Turbulent burning, flame acceleration, explosion triggering
The present thesis considers several important problems of combustion theory, which are closely related to each other: turbulent burning, flame interaction with walls in different geometries, flame acceleration and detonation triggering.The theory of turbulent burning is developed within the renormalization approach. The theory takes into account realistic thermal expansion of burning matter. Unlike previous renormalization models of turbulent burning, the theory includes flame interaction with vortices aligned both perpendicular and parallel to average direction of flame propagation. The perpendicular vortices distort a flame front due to kinematical drift; the parallel vortices modify the flame shape because of the centrifugal force. A corrugated flame front consumes more fuel mixture per unit of time and propagates much faster. The Darrieus-Landau instability is also included in the theory. The instability becomes especially important when the characteristic length scale of the flow is large.Flame interaction with non-slip walls is another large-scale effect, which influences the flame shape and the turbulent burning rate. This interaction is investigated in the thesis in different geometries of tubes with open / closed ends. When the tube ends are open, then flame interaction with non-slip walls leads to an oscillating regime of burning. Flame oscillations are investigated for different flame parameters and tube widths. The average increase in the burning rate in the oscillations is found.Then, propagating from a closed tube end, a flame accelerates according to the Shelkin mechanism. In the theses, an analytical theory of laminar flame acceleration is developed. The theory predicts the acceleration rate, the flame shape and the velocity profile in the flow pushed by the flame. The theory is validated by extensive numerical simulations. An alternative mechanism of flame acceleration is also considered, which is possible at the initial stages of burning in tubes. The mechanism is investigated using the analytical theory and direct numerical simulations. The analytical and numerical results are in very good agreement with previous experiments on “tulip” flames.The analytical theory of explosion triggering by an accelerating flame is developed. The theory describes heating of the fuel mixture by a compression wave pushed by an accelerating flame. As a result, the fuel mixture may explode ahead of the flame front. The explosion time is calculated. The theory shows good agreement with previous numerical simulations on deflagration-to-detonation transition in laminar flows.Flame interaction with sound waves is studied in the geometry of a flame propagating to a closed tube end. It is demonstrated numerically that intrinsic flame oscillations coming into resonance with acoustic waves may lead to violent folding of the flame front with a drastic increase in the burning rate. The flame folding is related to the Rayleigh-Taylor instability developing at the flame front in the oscillating acceleration field of the acoustic wave.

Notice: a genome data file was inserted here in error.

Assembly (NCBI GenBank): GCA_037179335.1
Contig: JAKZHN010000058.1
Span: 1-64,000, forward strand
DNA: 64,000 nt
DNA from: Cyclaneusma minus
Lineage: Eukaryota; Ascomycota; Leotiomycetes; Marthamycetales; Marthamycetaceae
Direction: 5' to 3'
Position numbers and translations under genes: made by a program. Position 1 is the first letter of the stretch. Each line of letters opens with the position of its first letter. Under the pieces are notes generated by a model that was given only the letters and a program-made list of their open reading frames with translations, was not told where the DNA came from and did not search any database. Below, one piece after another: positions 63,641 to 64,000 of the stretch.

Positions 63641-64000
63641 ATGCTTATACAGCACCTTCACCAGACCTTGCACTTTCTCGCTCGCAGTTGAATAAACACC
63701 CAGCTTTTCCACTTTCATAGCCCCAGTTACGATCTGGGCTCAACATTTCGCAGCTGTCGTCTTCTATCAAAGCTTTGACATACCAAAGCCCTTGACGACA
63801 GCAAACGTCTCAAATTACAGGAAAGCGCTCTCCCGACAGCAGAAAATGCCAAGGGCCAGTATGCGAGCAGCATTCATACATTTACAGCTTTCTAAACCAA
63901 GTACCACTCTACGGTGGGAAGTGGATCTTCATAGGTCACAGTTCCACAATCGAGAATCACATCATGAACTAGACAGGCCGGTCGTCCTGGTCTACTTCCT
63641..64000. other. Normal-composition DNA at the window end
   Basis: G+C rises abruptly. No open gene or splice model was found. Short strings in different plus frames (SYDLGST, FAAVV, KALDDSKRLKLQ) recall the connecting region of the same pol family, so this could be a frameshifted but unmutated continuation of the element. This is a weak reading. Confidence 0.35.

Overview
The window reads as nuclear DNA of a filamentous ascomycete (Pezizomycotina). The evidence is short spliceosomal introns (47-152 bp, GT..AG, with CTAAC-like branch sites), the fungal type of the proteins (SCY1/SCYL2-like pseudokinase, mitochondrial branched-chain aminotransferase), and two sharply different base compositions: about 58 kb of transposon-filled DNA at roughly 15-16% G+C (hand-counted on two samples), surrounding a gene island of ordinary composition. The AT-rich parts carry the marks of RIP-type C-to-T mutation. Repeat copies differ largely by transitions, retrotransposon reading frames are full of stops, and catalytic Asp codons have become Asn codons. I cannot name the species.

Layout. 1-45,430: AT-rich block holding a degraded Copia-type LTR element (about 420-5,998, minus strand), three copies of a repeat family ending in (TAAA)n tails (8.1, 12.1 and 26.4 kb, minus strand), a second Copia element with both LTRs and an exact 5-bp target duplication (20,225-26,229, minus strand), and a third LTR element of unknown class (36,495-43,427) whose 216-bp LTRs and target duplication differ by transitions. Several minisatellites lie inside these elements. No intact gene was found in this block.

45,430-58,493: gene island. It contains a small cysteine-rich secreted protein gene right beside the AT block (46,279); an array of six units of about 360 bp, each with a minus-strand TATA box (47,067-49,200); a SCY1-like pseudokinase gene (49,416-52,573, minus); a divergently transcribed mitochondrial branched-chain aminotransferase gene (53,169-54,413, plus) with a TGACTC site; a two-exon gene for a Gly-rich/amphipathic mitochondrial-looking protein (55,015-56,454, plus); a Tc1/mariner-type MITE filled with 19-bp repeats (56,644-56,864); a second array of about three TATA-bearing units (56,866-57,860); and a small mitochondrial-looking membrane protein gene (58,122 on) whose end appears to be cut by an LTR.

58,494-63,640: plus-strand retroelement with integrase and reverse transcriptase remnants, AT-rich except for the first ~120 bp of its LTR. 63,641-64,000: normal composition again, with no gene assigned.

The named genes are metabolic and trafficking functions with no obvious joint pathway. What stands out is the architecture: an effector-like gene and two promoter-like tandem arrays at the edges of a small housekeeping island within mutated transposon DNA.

Source Type:Master's Thesis
Keywords:turbulent combustion flame acceleration detonation explosion triggering direct numerical simulations
Date of Publication:03/22/2007